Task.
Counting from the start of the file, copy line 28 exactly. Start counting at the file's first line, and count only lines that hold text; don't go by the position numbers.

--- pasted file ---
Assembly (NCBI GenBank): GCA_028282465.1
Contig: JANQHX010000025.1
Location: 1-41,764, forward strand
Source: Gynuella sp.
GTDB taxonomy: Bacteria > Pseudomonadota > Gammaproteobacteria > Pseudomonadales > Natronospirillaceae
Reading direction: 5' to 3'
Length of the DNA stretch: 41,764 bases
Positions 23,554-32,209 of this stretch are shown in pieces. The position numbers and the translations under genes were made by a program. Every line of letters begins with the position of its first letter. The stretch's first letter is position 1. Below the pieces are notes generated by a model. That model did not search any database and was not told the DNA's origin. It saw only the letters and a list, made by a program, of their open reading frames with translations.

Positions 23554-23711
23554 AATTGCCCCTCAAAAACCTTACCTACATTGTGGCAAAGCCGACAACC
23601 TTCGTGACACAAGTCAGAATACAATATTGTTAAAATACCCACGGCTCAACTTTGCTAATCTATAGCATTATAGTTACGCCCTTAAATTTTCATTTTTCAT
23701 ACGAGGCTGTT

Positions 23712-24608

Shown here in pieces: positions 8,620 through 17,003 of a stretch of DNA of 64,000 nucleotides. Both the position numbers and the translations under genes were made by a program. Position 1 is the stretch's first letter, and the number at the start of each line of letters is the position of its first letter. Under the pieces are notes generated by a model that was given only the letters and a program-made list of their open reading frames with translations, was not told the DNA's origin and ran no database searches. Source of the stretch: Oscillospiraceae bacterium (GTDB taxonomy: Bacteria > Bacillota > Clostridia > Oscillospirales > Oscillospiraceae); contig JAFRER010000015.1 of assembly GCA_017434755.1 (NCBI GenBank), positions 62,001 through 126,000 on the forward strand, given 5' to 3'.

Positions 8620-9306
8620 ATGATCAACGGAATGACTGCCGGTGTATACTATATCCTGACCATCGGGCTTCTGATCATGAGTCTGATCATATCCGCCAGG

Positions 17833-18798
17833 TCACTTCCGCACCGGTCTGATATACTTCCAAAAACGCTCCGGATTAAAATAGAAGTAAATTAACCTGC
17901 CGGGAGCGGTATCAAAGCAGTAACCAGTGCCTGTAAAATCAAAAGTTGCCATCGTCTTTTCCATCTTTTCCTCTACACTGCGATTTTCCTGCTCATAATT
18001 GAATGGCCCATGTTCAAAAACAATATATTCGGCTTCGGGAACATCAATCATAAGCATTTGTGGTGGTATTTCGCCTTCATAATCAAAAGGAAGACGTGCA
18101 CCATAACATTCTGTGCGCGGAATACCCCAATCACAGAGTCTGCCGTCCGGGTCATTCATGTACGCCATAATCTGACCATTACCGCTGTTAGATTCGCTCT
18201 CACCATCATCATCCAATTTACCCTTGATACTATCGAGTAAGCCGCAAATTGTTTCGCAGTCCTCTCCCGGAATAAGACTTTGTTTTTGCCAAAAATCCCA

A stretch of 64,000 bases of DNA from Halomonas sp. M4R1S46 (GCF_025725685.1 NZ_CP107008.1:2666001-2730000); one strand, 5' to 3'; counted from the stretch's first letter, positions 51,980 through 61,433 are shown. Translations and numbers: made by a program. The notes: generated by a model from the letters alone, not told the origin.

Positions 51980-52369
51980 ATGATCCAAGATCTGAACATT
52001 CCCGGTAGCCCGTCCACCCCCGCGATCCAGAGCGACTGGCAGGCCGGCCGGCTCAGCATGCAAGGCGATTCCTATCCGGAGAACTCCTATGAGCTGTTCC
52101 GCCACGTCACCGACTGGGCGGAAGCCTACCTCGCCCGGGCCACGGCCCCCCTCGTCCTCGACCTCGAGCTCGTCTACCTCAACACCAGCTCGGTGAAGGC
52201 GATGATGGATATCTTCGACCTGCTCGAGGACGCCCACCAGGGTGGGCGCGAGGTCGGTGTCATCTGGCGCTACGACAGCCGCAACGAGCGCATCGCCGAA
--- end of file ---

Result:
52201 GATGATGGATATCTTCGACCTGCTCGAGGACGCCCACCAGGGTGGGCGCGAGGTCGGTGTCATCTGGCGCTACGACAGCCGCAACGAGCGCATCGCCGAA